Would Denver trade Carmelo Anthony? Maybe…

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Thumbnail image for Anthony_game.jpgCarmelo Anthony is the Denver Nuggets right now.

He is the face of the franchise. He is the best player. He is the guy capable of leading them deep into the playoffs.

He is also the guy that could be a free agent next summer. So far, Anthony has been the anti-LeBron, saying he wants to stay in Denver and starting to negotiate with the franchise about an extension. A three-year, $65 million offer is on the table.

Melo told Denver he wants to see a commitment to winning before he signs it.

If he doesn’t sign it, the Nuggets may trade his rather than face the possibility of losing him for nothing as a free agent next summer, according to the Denver Post’s Mark Kiszla.

While their offer of a hefty contract extension proves the Nuggets hope Anthony will remain the face of the franchise for years to come, the team is prepared to trade Melo rather than let him walk as a free agent next summer, according to a source familiar with the negotiations.

First off, leaking this could be just the Nuggets trying to put pressure on Melo to sign the deal in front of him.

If not, it’s a move that would send the Nuggets into a rebuilding mode (with Chauncey Billups likely only to play a handful more seasons it would not be that hard to start over). Because you never get equal value when trading a superstar, the Nuggets would be better with young players and picks that would jump-start the process.

But that is a long ways off, because Anthony will sign an extension this year.

What Anthony does not want is to be the first big free agent under the new Collective Bargaining Agreement that will be hammered out — and likely locked out — next summer. Whatever the max is under that CBA, it will be less than now. Better to sign this deal and get at least three more years of money under this deal.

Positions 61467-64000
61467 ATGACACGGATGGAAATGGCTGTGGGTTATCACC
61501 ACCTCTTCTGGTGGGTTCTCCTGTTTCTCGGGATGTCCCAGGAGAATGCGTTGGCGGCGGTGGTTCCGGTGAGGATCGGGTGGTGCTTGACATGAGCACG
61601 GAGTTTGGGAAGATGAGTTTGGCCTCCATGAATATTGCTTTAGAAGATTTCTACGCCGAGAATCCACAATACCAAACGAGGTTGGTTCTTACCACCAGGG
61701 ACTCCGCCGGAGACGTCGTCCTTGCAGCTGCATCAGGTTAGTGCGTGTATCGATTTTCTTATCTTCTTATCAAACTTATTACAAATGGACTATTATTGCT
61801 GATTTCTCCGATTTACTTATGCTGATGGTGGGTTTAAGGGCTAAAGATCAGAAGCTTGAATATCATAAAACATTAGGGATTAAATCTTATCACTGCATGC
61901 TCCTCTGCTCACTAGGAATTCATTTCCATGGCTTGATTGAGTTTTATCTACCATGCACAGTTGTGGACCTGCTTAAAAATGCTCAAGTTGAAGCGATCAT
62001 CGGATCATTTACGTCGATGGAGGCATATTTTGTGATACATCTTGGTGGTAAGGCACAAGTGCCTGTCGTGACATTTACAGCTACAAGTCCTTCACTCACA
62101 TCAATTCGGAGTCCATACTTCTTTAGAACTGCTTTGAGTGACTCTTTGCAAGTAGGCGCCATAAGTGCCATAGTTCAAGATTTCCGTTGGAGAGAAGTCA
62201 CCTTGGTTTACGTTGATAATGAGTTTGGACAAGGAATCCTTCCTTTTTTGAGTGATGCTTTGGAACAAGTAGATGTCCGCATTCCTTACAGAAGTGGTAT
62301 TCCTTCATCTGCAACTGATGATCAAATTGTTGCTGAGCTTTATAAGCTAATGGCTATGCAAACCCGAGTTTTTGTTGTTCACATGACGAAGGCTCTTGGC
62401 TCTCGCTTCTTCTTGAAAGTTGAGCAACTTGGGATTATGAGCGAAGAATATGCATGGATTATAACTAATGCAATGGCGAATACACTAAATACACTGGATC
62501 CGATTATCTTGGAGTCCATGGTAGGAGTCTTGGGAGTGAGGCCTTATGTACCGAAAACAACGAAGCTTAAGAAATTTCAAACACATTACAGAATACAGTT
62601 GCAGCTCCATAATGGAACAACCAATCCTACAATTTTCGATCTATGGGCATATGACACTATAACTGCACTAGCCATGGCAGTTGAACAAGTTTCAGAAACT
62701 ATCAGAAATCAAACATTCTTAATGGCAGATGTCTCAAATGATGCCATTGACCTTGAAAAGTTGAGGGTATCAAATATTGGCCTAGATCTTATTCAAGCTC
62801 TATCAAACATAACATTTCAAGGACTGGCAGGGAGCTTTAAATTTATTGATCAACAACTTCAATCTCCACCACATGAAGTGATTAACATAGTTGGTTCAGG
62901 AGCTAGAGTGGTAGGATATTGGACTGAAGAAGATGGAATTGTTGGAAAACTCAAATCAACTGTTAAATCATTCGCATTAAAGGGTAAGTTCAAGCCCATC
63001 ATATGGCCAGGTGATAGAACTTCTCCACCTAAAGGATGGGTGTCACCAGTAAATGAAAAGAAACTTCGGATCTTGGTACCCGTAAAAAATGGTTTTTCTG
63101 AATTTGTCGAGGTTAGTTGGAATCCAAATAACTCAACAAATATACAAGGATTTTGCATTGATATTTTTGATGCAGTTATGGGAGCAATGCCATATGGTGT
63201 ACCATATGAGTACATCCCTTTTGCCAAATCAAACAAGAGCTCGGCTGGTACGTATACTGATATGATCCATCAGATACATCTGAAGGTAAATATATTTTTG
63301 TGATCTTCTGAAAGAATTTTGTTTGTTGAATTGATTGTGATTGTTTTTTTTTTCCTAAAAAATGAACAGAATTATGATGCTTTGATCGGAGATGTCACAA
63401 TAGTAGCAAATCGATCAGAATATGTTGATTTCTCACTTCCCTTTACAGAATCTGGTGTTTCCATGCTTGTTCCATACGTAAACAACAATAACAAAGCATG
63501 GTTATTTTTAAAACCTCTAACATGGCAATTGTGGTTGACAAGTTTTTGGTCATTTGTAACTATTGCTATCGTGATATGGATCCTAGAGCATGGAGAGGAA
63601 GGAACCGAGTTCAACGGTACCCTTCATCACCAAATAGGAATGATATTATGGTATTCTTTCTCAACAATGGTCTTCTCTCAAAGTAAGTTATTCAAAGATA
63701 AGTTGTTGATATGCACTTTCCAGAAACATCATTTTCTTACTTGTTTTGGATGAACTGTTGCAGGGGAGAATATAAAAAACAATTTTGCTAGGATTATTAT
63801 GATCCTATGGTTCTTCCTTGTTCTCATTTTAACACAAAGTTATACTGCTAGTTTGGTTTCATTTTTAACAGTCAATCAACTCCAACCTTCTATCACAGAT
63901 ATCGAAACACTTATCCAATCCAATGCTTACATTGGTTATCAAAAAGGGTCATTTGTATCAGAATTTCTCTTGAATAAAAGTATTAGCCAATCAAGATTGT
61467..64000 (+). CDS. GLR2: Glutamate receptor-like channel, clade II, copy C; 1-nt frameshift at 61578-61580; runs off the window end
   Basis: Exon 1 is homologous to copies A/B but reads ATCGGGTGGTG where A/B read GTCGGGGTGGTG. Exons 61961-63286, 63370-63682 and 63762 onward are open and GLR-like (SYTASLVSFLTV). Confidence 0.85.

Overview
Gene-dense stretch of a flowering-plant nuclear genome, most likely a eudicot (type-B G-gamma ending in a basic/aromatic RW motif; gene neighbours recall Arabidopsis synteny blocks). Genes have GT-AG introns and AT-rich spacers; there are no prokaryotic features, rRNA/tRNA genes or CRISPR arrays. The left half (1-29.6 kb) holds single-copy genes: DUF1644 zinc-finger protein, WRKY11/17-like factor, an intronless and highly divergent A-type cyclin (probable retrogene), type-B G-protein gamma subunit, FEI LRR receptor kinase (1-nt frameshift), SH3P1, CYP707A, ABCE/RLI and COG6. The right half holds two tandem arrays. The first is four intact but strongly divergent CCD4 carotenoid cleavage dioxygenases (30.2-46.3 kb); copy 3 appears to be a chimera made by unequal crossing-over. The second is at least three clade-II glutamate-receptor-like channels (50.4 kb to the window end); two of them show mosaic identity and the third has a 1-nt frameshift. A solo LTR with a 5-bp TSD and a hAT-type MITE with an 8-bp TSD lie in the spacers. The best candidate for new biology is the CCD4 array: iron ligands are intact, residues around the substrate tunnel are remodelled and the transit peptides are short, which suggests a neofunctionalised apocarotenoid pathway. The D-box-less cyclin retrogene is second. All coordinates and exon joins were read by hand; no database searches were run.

That does not preclude a sign-and-extend to another team. But that also would be the last resort for both sides. Stanley Kroenke and family have shown a good and steady hand at ownership, and have made moves to win in the past. They will again.

And unlike some current free agents, it’s hard to picture Melo in anything but powder blue.

PBT Extra: Five players to watch heading into the NBA’s trade deadline

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It’s going to be a slow NBA trade deadline this year.

The reason it will be relatively quiet on Feb. 7 (the deadline day) this year is reflected in the five players to watch talked about in this PBT Extra. The bottom line: There are far more buyers than sellers.

Take Trevor Ariza in Washington, for example. A number of playoff teams are looking for wings on expiring contracts to help them out — the Rockets and Lakers are at the front of that line — but Wizards owner Ted Leonsis has said the team the team will not tank, so is Ariza even available.

Or, what about Terrence Ross in Orlando? Another wing a lot of teams have interest in, but is Orlando selling?

And while the Dallas Mavericks have made public overtures about reconciliation with Dennis Smith Jr., sources tell me the plan on both sides is still to find a trade, it’s just right now the offers are lowball ones (because the Mavs have no leverage and there will be good young point guards such as Terry Rozier and D'Angelo Russell available in July as restricted free agents, and teams like them better).

Still, there will be trades. These are the guys to watch.

Report: Hornets rookie Miles Bridges to compete in dunk contest

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Want to see more dunks like this and this?